Xanthi Clock Tower – Xanthi, Greece - Atlas Obscura

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Xanthi Clock Tower

Xanthi, Greece

This tower is all that remains of the mosque that once stood in the center of the city, before it was destroyed by fire in 1941. 


Xanthi is often described as the most culturally diverse city in Greece and this structure is symbolic of the story of its diversity. Though the majority of the population is made up of Greek-speaking Orthodox Christians, there are substantial communities of three different Muslim groups.

The impressive clock tower in the old market square did not start life as such. It was once part of an important mosque that was built in 1870,  after the end of Ottoman rule of Greece, by the leader of the Pomaks, a group of Bulgarian-speaking Muslims from the area.

The Pomaks are of Bulgarian descent and are thought to be descendants of people who were forcibly converted to Islam by the Ottoman authorities. After the Ottoman period one of their leaders, Hadji Emin Ada, constructed a mosque in the Xanthi city center, known as the “Market Mosque”, which attracted worshipers from the surrounding area. The mosque was burned down by occupying  Bulgarian forces in World War II, leaving the minaret tower to be converted to a free-standing clock tower.

In 1923, the Greek and Turkish governments organized a mandatory population exchange as a means of reducing tensions between and within the two countries. Many Muslims were forced to move to Turkey while Orthodox Christians in Turkey were deported to Greece. The Muslims of Western Thrace were exempted from this officially sanctioned process of ethnic cleansing and the area close to Xanthi still holds the greatest proportion of Greece’s Muslim minority. In the villages around Xanthi, Christians and Muslims live happily side by side but there are still land disputes which go back to the early 19th century.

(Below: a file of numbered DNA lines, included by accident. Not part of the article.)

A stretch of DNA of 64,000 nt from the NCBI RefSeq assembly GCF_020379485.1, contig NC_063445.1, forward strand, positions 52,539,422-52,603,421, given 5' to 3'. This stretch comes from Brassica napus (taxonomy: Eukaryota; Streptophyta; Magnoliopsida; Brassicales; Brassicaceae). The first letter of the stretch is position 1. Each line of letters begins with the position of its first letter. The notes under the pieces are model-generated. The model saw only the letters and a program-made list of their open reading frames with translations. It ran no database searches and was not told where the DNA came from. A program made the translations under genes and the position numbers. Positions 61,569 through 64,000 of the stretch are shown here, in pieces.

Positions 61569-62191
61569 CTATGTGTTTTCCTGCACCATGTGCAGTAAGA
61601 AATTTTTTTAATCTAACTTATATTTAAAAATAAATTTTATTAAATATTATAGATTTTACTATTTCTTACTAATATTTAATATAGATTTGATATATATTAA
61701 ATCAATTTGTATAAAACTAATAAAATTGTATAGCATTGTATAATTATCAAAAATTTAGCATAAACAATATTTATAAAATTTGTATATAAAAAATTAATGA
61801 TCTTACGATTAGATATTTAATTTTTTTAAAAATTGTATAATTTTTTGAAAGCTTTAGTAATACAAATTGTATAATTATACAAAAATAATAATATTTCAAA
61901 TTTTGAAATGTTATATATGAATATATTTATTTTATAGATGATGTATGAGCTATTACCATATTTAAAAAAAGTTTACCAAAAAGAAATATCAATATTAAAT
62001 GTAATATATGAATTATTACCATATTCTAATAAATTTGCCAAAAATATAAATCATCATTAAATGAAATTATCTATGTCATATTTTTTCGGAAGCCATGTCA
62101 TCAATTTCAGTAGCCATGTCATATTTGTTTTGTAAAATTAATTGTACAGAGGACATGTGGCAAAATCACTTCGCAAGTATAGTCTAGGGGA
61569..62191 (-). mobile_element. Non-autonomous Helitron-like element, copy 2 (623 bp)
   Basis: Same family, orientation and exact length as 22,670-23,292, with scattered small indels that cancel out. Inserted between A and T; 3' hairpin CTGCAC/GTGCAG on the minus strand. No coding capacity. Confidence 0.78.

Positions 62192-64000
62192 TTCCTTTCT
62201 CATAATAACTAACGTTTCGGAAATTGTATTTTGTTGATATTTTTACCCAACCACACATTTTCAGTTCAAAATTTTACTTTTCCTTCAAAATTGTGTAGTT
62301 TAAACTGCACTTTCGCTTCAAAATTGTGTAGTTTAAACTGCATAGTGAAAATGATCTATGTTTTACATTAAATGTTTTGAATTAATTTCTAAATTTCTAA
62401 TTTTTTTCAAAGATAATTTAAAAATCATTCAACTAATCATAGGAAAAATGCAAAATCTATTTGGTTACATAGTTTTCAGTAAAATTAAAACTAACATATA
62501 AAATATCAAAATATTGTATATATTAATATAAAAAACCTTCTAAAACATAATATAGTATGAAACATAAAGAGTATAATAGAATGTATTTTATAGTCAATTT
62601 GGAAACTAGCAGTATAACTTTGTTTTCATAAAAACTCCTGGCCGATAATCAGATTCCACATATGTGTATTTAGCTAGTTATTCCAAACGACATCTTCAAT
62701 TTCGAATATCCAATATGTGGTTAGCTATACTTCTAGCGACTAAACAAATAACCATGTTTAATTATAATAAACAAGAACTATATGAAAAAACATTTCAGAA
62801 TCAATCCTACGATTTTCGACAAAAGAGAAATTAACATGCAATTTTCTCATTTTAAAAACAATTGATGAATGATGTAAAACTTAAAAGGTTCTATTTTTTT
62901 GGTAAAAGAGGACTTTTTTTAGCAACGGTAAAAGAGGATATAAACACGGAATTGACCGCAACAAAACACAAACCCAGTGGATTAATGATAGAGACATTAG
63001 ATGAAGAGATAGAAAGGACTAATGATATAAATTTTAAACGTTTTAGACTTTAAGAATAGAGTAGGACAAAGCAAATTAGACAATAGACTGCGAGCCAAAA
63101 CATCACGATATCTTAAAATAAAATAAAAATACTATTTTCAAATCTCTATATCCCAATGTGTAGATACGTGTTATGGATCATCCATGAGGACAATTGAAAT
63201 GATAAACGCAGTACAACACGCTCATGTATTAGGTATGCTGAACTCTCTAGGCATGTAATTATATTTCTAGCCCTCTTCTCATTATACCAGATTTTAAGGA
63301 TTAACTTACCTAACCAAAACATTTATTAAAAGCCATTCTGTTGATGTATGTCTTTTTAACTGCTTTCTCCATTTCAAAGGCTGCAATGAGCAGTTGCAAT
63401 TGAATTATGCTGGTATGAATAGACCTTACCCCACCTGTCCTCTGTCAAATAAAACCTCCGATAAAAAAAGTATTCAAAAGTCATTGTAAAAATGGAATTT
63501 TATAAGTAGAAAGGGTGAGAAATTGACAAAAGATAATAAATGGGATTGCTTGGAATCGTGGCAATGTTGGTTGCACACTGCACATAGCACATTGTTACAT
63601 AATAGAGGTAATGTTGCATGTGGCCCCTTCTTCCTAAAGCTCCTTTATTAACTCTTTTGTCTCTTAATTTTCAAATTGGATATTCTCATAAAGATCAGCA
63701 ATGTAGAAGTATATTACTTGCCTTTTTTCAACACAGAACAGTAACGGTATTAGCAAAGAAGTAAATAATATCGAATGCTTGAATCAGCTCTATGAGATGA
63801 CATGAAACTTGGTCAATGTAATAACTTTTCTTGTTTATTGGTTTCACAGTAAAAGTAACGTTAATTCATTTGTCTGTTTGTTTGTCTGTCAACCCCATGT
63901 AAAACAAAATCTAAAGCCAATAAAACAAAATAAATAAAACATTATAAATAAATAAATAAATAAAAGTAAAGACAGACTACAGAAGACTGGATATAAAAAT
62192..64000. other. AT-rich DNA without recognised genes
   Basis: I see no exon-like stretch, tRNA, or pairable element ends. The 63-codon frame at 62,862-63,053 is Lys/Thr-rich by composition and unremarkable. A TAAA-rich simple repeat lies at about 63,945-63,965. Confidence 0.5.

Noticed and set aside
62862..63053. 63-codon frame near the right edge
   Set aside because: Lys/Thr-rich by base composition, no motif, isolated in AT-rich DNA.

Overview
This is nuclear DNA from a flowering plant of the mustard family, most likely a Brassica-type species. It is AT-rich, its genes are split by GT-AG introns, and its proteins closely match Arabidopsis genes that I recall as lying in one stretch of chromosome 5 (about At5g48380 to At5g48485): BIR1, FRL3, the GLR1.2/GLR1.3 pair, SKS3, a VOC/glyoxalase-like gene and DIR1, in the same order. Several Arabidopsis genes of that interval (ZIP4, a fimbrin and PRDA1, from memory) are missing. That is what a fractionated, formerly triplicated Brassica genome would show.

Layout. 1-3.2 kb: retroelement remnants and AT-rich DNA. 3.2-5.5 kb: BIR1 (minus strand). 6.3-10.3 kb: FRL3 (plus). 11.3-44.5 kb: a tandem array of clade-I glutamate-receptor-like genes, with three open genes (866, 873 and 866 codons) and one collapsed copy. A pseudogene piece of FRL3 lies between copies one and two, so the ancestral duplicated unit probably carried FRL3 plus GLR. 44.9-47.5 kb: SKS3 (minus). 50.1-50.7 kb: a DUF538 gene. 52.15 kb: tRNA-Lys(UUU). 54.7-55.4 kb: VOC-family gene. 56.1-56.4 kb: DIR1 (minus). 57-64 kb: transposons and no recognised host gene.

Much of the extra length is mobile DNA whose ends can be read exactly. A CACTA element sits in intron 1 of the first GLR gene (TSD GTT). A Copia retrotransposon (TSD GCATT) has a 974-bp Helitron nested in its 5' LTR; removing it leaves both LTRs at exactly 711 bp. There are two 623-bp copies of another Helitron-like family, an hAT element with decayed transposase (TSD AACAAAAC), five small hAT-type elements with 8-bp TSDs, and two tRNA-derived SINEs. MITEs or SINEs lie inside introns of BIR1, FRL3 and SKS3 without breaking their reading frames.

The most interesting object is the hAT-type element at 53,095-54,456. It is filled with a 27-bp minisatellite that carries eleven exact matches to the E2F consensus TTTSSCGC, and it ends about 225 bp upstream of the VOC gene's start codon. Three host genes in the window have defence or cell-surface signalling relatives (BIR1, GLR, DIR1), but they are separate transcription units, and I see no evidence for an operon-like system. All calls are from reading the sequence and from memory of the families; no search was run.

In 1972, when the municipality announced plans to pull down the clock tower to allow development in the main square, the local Muslim community objected strongly and the demolition was halted. In 1982, Xanthi authorities tried to appropriate Muslim-held agricultural land just outside town the tower was the center of a large protest in the form of a hunger strike. The ownership of the land remains in dispute. Fortunately, this important cultural structure has recently been declared a national monument and inter-community relations continually improve.

Know Before You Go

If you are planning a trip which passes through the town try to time it for Saturday when the famous Xanti  bazaar attracts people from as far away as Turkey and Bulgaria.

At night the area around the clock tower is very lively.

You can get to Xanthi from either Kavala or Alexandropoli by bus. Both journeys are just over 1 hour and cost about £3-5. From the UK the cheapest flights are usually to Alexandropoli but you need to shop around.

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